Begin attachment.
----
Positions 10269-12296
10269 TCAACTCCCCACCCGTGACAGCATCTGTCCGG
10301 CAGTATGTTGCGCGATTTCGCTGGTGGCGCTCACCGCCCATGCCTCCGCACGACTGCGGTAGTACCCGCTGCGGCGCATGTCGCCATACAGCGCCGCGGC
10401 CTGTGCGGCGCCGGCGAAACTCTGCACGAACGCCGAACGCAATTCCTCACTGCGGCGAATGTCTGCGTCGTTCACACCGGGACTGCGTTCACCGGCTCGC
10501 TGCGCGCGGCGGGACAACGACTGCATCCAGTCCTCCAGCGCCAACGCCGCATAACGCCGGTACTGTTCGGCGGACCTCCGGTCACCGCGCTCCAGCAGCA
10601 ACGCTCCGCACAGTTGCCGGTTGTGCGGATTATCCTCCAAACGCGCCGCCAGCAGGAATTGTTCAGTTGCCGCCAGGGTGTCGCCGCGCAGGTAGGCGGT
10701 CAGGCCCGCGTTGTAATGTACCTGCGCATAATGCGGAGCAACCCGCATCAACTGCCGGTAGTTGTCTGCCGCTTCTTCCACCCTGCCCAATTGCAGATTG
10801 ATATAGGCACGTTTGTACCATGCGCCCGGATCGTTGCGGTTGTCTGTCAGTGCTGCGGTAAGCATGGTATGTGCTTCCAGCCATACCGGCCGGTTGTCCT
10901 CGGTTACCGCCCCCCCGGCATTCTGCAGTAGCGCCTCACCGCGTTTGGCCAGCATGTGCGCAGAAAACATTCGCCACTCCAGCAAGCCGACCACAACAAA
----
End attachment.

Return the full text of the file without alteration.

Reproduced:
Positions 10269-12296
10269 TCAACTCCCCACCCGTGACAGCATCTGTCCGG
10301 CAGTATGTTGCGCGATTTCGCTGGTGGCGCTCACCGCCCATGCCTCCGCACGACTGCGGTAGTACCCGCTGCGGCGCATGTCGCCATACAGCGCCGCGGC
10401 CTGTGCGGCGCCGGCGAAACTCTGCACGAACGCCGAACGCAATTCCTCACTGCGGCGAATGTCTGCGTCGTTCACACCGGGACTGCGTTCACCGGCTCGC
10501 TGCGCGCGGCGGGACAACGACTGCATCCAGTCCTCCAGCGCCAACGCCGCATAACGCCGGTACTGTTCGGCGGACCTCCGGTCACCGCGCTCCAGCAGCA
10601 ACGCTCCGCACAGTTGCCGGTTGTGCGGATTATCCTCCAAACGCGCCGCCAGCAGGAATTGTTCAGTTGCCGCCAGGGTGTCGCCGCGCAGGTAGGCGGT
10701 CAGGCCCGCGTTGTAATGTACCTGCGCATAATGCGGAGCAACCCGCATCAACTGCCGGTAGTTGTCTGCCGCTTCTTCCACCCTGCCCAATTGCAGATTG
10801 ATATAGGCACGTTTGTACCATGCGCCCGGATCGTTGCGGTTGTCTGTCAGTGCTGCGGTAAGCATGGTATGTGCTTCCAGCCATACCGGCCGGTTGTCCT
10901 CGGTTACCGCCCCCCCGGCATTCTGCAGTAGCGCCTCACCGCGTTTGGCCAGCATGTGCGCAGAAAACATTCGCCACTCCAGCAAGCCGACCACAACAAA